Young man with an old soul
The Anthem Handwritten
(Mercury) There’s something about this hearton- their- sleeve New Jersey band that makes you feel younger the louder you twist the volume knob.
Much of their appeal comes down to frontman Brian Fallon, a young man with an old soul, enamoured with the romance of rock’n’roll, classic cars and sailor tattoos. He’s a devotee of Bruce Springsteen, fuelled by a punk rock rhythm section.
Handwritten is the band’s fourth record and their best to date.
The urgency of punk and earnestness of The Boss are still there but less consciously than in the past.
Rather than name-check their heroes or favourite songs in every second verse, they’re just focused on making glorious, fistpumping rock’n’roll that sounds all their own.
‘‘Have you seen my heart? Have you seen Gaslight
– how it bleeds?’’ cries Fallon on first single 45. Oh boy, have we ever. But every regret or pledge of devotion is filtered through an endearing shade of nostalgia.
When he vows to write his sweetheart in the title check, it is by the light of the moon and ‘‘every word handwritten’’.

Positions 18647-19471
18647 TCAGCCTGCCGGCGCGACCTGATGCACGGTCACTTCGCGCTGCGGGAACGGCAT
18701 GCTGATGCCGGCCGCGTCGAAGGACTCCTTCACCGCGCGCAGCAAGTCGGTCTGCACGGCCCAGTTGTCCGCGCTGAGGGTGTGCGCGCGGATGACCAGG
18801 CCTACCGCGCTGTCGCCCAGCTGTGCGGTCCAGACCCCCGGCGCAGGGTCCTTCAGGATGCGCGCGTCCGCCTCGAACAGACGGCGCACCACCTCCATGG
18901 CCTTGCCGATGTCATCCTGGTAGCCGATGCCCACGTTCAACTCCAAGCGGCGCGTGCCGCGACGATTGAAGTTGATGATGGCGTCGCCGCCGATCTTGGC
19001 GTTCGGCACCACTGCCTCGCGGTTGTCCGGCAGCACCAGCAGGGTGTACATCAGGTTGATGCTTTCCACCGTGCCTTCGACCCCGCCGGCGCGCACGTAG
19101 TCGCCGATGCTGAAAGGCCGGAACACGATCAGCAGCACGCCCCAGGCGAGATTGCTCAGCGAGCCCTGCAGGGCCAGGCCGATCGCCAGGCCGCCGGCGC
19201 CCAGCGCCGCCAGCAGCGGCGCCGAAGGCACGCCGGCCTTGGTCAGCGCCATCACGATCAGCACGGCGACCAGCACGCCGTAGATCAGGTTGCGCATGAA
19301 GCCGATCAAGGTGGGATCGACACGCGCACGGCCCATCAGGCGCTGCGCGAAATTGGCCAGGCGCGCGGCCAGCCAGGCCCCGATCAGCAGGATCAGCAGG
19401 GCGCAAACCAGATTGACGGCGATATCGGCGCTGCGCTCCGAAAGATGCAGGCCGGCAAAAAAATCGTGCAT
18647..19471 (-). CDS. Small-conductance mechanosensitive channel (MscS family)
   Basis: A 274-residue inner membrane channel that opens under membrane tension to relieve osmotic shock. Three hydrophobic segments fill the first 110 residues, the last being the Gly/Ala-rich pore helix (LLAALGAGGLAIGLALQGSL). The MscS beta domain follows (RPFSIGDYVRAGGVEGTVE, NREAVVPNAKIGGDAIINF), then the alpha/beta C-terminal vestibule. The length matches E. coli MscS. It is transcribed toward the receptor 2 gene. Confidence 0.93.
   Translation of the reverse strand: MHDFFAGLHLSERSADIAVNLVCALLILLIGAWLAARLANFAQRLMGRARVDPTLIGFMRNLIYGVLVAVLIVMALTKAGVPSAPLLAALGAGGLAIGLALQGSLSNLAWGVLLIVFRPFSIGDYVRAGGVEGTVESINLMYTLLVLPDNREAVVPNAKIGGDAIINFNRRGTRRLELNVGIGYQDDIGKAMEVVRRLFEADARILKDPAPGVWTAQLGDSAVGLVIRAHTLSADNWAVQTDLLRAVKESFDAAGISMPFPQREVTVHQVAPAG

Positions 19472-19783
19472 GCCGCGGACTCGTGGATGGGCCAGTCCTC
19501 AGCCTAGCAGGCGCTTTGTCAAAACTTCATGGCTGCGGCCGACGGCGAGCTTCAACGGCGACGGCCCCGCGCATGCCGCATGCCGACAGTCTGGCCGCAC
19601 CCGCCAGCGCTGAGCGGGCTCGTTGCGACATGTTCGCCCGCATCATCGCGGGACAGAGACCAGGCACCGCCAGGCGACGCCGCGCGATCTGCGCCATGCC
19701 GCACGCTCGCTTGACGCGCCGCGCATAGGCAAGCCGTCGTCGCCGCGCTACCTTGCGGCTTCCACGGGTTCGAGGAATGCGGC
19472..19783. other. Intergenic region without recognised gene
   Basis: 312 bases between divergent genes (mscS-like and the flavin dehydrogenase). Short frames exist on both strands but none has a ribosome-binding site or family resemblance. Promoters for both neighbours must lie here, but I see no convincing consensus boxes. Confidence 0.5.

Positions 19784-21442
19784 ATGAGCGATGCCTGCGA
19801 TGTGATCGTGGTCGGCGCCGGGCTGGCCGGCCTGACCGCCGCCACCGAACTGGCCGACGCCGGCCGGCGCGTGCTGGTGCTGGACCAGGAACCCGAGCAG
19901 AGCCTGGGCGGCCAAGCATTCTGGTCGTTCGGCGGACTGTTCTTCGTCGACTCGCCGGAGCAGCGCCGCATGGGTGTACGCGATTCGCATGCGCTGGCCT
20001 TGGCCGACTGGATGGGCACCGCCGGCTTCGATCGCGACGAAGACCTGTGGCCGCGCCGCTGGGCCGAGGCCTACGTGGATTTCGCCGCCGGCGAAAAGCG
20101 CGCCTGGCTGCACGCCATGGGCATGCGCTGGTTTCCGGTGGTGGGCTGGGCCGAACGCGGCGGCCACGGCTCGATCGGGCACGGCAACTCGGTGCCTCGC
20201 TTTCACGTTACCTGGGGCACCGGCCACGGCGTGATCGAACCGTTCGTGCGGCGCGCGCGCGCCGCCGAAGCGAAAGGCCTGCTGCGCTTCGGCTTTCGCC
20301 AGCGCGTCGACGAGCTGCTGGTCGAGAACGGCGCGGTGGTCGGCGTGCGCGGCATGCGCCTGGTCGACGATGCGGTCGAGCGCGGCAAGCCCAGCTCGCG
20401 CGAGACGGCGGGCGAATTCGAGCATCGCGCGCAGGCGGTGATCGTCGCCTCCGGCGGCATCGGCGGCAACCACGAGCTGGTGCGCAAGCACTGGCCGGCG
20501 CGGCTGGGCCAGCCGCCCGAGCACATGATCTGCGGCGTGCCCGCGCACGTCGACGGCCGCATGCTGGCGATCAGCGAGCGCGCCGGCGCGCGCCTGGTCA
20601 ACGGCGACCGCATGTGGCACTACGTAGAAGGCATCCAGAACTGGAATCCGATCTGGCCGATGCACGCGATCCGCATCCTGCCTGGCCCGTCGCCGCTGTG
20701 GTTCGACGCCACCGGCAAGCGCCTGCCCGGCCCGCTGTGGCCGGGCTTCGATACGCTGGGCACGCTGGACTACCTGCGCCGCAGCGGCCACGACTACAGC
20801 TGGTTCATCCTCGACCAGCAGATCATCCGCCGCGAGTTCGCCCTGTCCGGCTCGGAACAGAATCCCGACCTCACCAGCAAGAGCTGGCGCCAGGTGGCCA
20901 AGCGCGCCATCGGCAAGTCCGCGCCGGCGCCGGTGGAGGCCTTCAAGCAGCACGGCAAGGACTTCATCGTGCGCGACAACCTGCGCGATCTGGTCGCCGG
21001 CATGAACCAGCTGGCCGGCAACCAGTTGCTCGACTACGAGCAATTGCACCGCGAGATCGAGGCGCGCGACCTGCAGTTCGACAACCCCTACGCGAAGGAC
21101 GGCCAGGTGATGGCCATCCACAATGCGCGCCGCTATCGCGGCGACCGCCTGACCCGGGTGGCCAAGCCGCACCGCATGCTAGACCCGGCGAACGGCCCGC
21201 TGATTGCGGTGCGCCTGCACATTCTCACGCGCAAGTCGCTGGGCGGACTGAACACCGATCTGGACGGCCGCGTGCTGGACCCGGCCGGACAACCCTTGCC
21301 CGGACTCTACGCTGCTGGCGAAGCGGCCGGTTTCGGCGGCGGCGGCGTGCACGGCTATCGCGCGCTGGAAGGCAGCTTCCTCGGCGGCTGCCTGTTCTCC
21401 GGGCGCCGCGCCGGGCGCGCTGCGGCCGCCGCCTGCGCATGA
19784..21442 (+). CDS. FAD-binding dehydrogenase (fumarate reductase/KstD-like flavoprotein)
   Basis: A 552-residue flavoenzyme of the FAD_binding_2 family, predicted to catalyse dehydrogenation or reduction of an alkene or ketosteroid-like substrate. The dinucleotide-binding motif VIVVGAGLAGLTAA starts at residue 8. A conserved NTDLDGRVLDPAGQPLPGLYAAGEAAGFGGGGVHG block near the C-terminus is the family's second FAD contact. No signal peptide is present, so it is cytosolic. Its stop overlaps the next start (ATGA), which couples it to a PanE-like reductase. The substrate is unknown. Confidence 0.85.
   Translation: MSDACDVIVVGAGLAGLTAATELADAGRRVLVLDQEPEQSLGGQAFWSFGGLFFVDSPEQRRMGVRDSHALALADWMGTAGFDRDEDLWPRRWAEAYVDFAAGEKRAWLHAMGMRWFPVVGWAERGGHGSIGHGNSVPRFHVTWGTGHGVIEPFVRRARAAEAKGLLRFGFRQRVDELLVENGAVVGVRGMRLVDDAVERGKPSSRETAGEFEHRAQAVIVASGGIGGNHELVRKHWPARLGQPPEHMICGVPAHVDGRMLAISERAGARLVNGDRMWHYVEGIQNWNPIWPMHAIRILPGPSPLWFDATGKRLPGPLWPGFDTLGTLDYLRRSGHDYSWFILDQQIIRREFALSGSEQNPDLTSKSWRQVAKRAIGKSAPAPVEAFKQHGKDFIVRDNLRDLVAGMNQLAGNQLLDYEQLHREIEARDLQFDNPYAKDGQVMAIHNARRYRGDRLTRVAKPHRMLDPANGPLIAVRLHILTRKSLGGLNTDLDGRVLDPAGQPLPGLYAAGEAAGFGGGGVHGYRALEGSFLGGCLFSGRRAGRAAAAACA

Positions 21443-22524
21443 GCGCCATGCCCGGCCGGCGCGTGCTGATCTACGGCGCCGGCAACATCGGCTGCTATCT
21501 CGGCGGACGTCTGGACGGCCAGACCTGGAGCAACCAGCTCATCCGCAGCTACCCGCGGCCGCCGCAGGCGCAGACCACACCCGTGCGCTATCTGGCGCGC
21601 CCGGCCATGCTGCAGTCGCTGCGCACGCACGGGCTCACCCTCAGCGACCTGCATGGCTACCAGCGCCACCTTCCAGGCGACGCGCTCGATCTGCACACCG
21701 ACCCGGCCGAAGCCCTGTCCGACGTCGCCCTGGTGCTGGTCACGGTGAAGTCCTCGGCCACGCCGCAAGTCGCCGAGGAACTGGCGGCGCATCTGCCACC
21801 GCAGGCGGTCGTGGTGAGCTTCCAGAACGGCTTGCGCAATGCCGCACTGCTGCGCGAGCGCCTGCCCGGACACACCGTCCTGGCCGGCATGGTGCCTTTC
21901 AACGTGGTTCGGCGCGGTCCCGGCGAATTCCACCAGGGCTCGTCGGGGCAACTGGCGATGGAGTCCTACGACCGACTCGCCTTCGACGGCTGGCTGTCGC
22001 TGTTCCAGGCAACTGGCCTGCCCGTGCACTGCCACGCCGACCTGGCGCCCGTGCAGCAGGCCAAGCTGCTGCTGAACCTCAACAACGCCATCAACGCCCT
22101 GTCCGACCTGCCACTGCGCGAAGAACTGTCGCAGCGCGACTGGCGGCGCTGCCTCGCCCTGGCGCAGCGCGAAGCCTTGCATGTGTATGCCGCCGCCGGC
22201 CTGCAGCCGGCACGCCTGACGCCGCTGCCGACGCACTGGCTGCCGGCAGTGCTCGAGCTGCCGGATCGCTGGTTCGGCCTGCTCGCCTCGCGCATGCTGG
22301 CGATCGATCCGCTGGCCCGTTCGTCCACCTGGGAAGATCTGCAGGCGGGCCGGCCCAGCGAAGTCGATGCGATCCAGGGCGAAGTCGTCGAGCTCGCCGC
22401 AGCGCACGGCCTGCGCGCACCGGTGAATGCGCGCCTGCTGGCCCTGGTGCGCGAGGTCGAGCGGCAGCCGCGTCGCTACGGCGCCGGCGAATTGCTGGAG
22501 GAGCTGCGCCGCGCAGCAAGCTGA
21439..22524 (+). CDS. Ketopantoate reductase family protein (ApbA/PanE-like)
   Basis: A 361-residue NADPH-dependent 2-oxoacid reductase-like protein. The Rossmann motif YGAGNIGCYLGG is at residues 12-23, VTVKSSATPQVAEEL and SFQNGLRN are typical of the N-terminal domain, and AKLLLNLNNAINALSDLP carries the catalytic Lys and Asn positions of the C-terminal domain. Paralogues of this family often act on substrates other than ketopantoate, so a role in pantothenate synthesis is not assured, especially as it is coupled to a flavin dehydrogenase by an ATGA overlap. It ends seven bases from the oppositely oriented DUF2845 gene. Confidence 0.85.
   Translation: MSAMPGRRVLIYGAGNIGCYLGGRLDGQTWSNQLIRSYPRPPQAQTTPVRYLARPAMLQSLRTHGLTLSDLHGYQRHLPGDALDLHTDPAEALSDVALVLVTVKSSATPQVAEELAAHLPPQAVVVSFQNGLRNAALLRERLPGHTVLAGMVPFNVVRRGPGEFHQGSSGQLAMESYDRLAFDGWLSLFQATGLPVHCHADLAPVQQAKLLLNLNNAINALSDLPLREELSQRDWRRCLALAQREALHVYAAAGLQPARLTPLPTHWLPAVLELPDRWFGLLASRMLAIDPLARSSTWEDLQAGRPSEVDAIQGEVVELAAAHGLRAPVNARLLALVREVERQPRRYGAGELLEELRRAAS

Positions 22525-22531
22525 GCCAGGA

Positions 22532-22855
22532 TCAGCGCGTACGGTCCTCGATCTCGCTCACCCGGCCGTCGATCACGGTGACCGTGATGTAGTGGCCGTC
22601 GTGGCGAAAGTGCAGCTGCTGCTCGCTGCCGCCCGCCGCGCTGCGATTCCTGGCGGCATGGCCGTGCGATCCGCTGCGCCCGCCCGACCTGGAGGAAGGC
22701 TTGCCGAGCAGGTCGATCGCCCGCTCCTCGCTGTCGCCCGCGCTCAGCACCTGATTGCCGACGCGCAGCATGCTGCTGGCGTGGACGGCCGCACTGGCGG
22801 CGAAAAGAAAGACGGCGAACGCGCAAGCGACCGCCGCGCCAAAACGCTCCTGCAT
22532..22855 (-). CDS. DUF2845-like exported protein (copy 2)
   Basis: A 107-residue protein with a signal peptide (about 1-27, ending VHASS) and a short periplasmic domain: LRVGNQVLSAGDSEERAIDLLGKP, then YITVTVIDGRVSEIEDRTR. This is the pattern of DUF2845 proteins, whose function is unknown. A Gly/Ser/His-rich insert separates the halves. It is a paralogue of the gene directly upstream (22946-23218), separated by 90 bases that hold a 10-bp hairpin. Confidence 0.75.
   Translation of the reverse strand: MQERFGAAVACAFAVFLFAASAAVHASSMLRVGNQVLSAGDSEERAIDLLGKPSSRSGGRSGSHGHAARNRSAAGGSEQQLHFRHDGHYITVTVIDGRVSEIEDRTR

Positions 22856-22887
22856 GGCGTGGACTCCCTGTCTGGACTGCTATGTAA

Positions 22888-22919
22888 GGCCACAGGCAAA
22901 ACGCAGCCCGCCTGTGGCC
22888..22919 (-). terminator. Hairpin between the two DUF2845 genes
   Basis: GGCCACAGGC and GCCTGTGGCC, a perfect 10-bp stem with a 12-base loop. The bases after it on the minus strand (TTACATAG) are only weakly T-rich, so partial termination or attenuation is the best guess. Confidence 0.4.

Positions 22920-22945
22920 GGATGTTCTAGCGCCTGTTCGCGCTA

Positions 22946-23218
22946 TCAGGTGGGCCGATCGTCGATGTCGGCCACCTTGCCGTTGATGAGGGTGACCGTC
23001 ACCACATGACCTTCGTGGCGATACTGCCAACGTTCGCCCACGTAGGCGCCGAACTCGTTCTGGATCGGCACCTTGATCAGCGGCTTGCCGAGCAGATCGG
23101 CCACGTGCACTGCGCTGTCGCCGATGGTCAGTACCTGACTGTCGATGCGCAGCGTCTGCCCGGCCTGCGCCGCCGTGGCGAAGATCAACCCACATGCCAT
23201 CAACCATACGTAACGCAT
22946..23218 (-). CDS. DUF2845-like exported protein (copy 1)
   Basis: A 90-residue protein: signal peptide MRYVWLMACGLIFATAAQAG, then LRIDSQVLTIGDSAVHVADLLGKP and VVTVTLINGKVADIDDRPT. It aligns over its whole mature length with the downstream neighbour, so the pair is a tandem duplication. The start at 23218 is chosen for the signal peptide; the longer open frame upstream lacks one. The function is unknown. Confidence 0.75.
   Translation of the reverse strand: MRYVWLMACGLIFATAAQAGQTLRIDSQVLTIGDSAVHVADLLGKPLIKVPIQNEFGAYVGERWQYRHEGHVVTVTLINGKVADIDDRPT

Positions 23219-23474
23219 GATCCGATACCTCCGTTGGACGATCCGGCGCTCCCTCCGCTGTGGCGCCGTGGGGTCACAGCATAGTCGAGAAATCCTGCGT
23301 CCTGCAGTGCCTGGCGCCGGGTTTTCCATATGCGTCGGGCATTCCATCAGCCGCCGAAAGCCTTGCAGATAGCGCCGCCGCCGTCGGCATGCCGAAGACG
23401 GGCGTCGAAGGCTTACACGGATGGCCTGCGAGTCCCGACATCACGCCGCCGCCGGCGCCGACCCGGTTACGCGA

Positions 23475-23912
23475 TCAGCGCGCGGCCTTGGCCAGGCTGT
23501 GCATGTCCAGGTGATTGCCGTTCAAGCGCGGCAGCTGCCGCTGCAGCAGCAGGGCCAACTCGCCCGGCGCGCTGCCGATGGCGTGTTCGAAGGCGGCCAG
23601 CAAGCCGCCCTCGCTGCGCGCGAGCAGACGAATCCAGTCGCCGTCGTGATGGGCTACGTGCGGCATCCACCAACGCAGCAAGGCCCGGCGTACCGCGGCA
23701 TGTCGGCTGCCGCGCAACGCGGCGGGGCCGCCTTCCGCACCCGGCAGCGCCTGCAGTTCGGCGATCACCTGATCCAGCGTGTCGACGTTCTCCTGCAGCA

There’s nothing tricky or flashy to what The Gaslight Anthem does.
It’s meat and potatoes guitar-driven rock, they just happen to be doing it better than anyone else right now, and have a singersongwriter who can make even the most innocuous lyrics sound like they came down on a tablet from Mount Sinai.
This is rock’n’roll at its most visceral and vital.
Matthew Dallas Old Crow Medicine Show – Carry Me Back
(ATO/Shock) Yee-haw, Old Crow Medicine Show are back.
The five- piece revivalists of all things old-timey got a little lost trying to play rock’n’roll on 2008’s Tennessee Pusher. Though it had its highlights, the record lacked spirit, an accusation you could never level at their live show.
Carry Me Back gets a lot closer to the energy and attitude the band muster in front of a crowd, and their bluegrass and folk influences are to the fore, as they were on their 2004 Gillian Welch/David Rawlings endorsed debut. It may have something to do with the recent departure of singer-guitarist Willie Watson and return of co-founder Critter Fuqua, who wrote many of the humdingers on the first record.
Quite simply, if you think you might like cheeky buggers armed with a smokin’ fiddle and more Southern charm than a Tennessee Williams play, OCMS will go down a treat.
The opening trifecta of foot-stomper Carry Me Back to Virginia, thigh-slapper We Don’t Grow Tobacco and heartbreaker Levi is a wonderful lead in to one of the most enjoyable country records in recent years.
Breaking out: The Gaslight Anthem are more than just the sum of their influences on their brilliant new album Handwritten.